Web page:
Updated on May 25th, 2019
The addictive properties of marijuana are often overlooked as many in today’s society consider it a natural and harmless substance.
While the medical benefits of marijuana are still being researched, doctors are finding it offers much success in treating many serious medical conditions.
However, one thing is clear from research studies and that is the recreational use of marijuana can lead to dependency and addiction.
Marijuana is a naturally grown plant that contains THC, the main chemical responsible for the euphoric “high” feeling that this drug causes.
With frequent and continued use, many people can become dependant on this feeling and become unable to function properly without the use of the drug.
This dependency is known as “marijuana use disorder” and it is extremely common in chronic marijuana users.
When trying to recover from marijuana use, a person with this condition may experience withdrawal symptoms such as changes in mood, difficulty sleeping, changes in appetite, irritability, restlessness, and often physical discomfort.
These symptoms can vary in severity from person to person and can last anywhere from a week to over a month.
Marijuana use disorder is diagnosed when a person’s use of the drug has become more frequent and their daily life is being affected from its usage.
Often those with this condition cannot function without using the drug and they require it in large quantities in order to feel “normal”.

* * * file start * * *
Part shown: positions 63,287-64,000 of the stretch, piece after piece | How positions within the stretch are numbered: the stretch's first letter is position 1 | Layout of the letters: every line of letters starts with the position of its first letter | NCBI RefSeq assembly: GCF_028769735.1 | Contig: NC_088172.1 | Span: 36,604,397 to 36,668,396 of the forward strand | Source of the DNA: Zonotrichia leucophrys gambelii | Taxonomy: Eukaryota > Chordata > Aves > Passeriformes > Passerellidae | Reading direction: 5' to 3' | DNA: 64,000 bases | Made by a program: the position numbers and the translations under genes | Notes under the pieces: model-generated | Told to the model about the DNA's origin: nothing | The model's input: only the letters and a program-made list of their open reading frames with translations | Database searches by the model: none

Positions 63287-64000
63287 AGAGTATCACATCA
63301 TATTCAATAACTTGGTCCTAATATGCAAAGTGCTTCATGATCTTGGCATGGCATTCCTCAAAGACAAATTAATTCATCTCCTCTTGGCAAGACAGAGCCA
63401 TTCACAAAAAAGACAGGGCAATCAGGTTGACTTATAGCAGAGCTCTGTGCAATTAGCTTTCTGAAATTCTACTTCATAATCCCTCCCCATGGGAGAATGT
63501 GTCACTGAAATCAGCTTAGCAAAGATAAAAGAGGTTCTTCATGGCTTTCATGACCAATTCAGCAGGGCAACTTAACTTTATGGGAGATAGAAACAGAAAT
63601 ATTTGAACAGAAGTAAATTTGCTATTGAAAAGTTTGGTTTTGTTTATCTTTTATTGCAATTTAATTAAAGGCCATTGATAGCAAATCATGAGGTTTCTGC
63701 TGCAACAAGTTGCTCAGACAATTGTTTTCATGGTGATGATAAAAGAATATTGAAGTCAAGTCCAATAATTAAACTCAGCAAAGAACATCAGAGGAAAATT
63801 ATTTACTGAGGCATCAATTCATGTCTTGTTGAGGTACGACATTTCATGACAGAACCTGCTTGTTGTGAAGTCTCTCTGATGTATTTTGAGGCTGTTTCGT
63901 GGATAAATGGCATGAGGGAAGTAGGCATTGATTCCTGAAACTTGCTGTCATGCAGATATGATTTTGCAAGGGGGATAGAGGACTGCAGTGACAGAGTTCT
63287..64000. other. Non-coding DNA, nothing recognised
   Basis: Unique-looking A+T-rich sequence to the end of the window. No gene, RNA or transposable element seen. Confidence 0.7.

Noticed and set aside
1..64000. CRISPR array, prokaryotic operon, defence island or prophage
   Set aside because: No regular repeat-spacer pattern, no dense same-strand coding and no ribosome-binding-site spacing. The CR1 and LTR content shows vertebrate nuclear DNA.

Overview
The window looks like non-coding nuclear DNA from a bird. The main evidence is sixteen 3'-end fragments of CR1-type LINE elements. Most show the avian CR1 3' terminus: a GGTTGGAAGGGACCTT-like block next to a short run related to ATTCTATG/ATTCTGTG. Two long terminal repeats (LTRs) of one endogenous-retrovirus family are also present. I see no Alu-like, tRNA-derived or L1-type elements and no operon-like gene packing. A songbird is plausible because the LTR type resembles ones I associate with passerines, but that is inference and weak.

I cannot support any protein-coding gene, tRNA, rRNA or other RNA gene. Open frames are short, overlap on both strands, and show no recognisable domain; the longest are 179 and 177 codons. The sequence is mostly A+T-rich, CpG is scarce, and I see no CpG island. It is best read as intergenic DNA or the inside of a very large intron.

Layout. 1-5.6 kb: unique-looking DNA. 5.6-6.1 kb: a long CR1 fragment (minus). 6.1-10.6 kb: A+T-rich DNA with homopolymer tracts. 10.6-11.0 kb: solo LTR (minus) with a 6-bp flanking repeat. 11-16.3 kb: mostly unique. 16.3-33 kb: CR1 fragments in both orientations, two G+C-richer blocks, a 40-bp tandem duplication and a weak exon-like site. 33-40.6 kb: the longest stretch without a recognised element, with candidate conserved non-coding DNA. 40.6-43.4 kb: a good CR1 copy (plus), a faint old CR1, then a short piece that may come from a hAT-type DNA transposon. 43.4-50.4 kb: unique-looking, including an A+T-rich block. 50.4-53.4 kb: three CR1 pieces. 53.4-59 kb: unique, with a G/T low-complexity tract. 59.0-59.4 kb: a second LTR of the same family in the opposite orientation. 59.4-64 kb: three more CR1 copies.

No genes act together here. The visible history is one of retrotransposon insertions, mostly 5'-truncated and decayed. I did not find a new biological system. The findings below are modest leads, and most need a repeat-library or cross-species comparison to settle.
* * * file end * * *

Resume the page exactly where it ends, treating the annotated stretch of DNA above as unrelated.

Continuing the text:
With the potency of marijuana increasing, becoming dependant on the drug is much more common now than in the past. The percentage of THC that can be found in both street samples and pharmaceutical grade samples is considerably higher than those taken in the past.
Some findings indicate that the cannabis that can be found now, contains over 80% THC compared to only 4% found 30 years ago. This drastic rise in potency is a strong contributing factor in the increase in those suffering from dependency of the drug.
For those who are addicted to marijuana or who feel that they have become dependant on its use, rehabilitation is possible. As with any drug addiction, an in-patient program can be one of the most successful methods for recovery.
These facilities offer a drug-free environment with both medical, pharmaceutical and psychiatric treatment options. A combination of all three therapies can help an addict overcome both the physical symptoms of withdrawal and addiction and the psychological reasons contributing to the addictive behaviour.
Not only can overcoming marijuana dependence have a drastic impact on quality of life and normal daily functioning in society but it can also have an impact on overall health as well.
Recent studies have shown that chronic, long-term use of marijuana can lead to an increased risk for lung cancer and other types of cancer, heart disease, psychological and cognitive problems (such as alzheimer’s and dementia) and an increased use of other drugs as well.
It is evident that while cannabis use may have its place in the medical community, recreational use of the drug can be dangerous and may lead to serious health consequences including addiction.
This drug should only be taken as prescribed. In the event that addiction does occur, rehabilitation and recovery is possible but it will be a long-term process overcoming the psychological and physical symptoms of the addiction and a life-long journey of avoiding relapse and remaining healthy and drug-free.